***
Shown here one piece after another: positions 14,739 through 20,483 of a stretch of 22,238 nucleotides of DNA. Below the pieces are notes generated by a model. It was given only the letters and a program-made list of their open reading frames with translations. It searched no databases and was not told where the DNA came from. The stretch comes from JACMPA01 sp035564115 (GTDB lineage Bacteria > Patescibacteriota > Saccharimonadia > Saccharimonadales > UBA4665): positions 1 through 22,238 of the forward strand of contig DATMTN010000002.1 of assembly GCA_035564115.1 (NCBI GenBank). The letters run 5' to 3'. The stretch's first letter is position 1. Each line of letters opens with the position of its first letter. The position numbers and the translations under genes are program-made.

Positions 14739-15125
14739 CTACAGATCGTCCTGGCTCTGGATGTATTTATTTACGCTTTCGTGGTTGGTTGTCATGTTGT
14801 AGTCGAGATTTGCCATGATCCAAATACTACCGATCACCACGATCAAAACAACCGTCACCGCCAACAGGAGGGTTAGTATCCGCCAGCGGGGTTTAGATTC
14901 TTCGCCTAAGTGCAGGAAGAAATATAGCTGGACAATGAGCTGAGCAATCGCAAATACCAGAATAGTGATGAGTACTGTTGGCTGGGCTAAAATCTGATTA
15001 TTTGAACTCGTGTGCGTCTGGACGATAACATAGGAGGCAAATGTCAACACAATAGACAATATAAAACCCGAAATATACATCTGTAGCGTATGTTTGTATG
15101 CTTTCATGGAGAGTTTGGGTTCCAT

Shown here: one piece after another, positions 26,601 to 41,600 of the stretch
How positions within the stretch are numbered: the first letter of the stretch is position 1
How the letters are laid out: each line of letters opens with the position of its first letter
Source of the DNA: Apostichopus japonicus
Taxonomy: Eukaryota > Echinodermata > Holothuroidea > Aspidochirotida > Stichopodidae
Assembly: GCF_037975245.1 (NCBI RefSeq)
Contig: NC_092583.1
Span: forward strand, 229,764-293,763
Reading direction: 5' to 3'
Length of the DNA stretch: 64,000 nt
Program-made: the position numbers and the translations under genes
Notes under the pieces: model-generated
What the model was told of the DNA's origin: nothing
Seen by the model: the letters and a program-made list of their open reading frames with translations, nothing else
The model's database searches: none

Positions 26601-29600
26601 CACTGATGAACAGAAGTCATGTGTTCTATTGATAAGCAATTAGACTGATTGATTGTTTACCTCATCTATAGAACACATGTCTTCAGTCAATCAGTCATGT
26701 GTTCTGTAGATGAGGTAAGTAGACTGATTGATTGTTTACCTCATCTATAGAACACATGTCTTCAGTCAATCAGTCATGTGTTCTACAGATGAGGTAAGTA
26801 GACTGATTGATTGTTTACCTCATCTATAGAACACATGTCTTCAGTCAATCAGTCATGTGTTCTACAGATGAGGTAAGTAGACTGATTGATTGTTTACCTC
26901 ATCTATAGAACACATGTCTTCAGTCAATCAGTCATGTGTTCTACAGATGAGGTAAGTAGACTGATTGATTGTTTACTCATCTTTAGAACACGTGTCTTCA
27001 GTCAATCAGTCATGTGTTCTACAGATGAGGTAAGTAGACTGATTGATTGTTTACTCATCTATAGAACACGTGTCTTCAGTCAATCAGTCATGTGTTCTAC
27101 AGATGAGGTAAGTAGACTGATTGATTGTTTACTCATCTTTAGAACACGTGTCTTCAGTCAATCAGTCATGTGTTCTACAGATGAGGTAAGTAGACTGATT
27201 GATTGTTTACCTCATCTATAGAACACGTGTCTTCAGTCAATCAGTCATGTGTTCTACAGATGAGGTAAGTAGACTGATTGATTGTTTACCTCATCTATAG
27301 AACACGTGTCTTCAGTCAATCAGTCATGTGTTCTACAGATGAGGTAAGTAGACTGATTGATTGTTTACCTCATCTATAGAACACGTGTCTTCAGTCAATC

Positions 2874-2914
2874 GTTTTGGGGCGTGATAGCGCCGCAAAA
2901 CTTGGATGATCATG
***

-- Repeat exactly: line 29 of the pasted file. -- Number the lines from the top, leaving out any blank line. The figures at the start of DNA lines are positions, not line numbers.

27101 AGATGAGGTAAGTAGACTGATTGATTGTTTACTCATCTTTAGAACACGTGTCTTCAGTCAATCAGTCATGTGTTCTACAGATGAGGTAAGTAGACTGATT